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How Long Does Postpartum Depression Last

By Femometer | Tuesday, June 18, 2024

According to the U.S. National Institute of Mental Health, postpartum depression is a condition in which the levels of estrogen and progesterone in a woman's body drop dramatically during the 2-3 months following the birth of a child, triggering mood swings. No specific substance has been found to trigger postpartum depression, which is mainly due to physical and psychological factors. Symptoms of postpartum depression mainly include nervousness, suspicion, guilt fear, etc. In severe cases, patients have extreme thoughts or behaviors such as despair, running away from home, harming the child, or committing suicide.

postpartum depression

When Does Postpartum Depression Start?

Mild postpartum depression may start immediately after you give birth, but it is difficult to notice because feeling tired and upset in the days just after giving birth to your baby would be considered normal. When these emotions continue until 1-2 months after delivery, when your family and friends congratulate you that you have entered the new stage of life, but you’re in a bad mood all the time, this is when you may realize that it is postpartum depression.

This is how many postpartum depressions are detected. Some women suffer from depression during pregnancy and up to a year after giving birth, which means that the time of depression is not fixed within 1-2 months after giving birth, so please do not ignore your feelings at any time.

How Long Does Postpartum Depression Last

If caught early and intervened on, and the mother's emotions are cared for and valued, the symptoms of postpartum depression will also stay at the milder manifestations of nervousness and anxiety and will not last very long, usually resolving within 3-6 months. However, according to a 2014 study, many participants were still coping with postpartum depression 6 months after giving birth, with about 30%-50% meeting the criteria for PPD at 1 year postpartum and about half of other participants still reporting depressive symptoms at 3 years postpartum.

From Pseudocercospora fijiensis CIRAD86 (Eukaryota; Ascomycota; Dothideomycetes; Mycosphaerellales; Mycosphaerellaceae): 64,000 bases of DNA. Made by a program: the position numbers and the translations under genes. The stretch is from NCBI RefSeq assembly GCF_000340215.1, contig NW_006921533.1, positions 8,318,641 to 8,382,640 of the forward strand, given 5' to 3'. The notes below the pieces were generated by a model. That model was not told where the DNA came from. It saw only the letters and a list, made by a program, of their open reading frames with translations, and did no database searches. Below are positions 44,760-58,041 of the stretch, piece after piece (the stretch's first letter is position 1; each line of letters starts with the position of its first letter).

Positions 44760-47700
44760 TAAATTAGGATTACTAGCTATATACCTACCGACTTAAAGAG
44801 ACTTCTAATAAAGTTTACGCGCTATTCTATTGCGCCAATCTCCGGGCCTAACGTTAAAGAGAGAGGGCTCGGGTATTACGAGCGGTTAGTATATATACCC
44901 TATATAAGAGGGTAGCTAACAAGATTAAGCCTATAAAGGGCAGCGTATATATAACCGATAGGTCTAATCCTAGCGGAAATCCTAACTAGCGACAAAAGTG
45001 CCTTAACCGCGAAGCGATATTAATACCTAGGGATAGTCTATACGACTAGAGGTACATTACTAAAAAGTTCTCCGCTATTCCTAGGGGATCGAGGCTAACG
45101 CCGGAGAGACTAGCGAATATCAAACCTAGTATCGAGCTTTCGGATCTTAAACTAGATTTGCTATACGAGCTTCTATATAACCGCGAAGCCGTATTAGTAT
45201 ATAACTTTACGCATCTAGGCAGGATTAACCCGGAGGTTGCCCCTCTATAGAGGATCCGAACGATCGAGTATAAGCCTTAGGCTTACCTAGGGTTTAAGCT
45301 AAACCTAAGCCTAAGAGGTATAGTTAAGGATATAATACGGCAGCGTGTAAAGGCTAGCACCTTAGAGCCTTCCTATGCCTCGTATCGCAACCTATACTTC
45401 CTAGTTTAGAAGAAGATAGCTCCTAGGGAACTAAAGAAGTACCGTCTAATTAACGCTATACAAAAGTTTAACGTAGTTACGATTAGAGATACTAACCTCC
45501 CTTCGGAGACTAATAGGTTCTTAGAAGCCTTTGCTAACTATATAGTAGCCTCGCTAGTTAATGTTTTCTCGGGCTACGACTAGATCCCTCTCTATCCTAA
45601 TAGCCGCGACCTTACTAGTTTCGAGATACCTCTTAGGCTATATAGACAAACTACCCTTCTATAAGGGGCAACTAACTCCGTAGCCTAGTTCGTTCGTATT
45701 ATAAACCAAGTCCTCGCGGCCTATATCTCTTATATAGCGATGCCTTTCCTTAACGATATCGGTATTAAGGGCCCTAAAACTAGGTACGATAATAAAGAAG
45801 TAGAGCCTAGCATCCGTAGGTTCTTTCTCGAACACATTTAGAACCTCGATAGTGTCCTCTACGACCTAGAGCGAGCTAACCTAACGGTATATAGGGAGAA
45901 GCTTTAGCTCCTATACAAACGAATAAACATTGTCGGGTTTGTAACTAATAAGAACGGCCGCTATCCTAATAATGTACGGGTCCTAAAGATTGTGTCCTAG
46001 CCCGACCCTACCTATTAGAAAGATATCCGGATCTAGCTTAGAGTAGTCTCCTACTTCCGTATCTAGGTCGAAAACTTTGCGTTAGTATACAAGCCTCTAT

Ways to Deal with Postpartum Depression

  1. Self-Care

Focus on yourself, building a self-care routine such as getting enough sleep, taking supplements like omega-3, and Vitamin C, and eating a health diet. Spending more time on taking care of yourself to get relief from emotional barriers.

  1. Try to Do Exercises

Exercise is a great way to help metabolize your emotions, but your postpartum body is not suited for strenuous exercise, try yoga, meditation, and other soothing exercises properly can help you get out of postpartum depression.

  1. Breastfeeding If You Can

Breastfeeding shows the effects of reducing the risk of developing postpartum the NIH Study, connects moms and babies, however, breastfeeding inevitably will slow down the recovery speed of moms’ bodies, so moms can decide whether to breastfeed or not.

  1. Seek Medical Help

If you’re not sure that you are developing postpartum depression, please contact your healthcare provider. They can be your obstetrician, primary care physician, or mental health practitioner. Your baby's pediatrician can also help you.


Preparing for pregnancy and childbirth is a grueling life journey and a major test of a woman's health, both physically and psychologically. Postpartum depression is not uncommon and is caused by fluctuating hormone levels in the body. Severe postpartum depression is usually linked to the external environment, so please pay enough attention to your health at all times to minimize the impact of the external environment on you.

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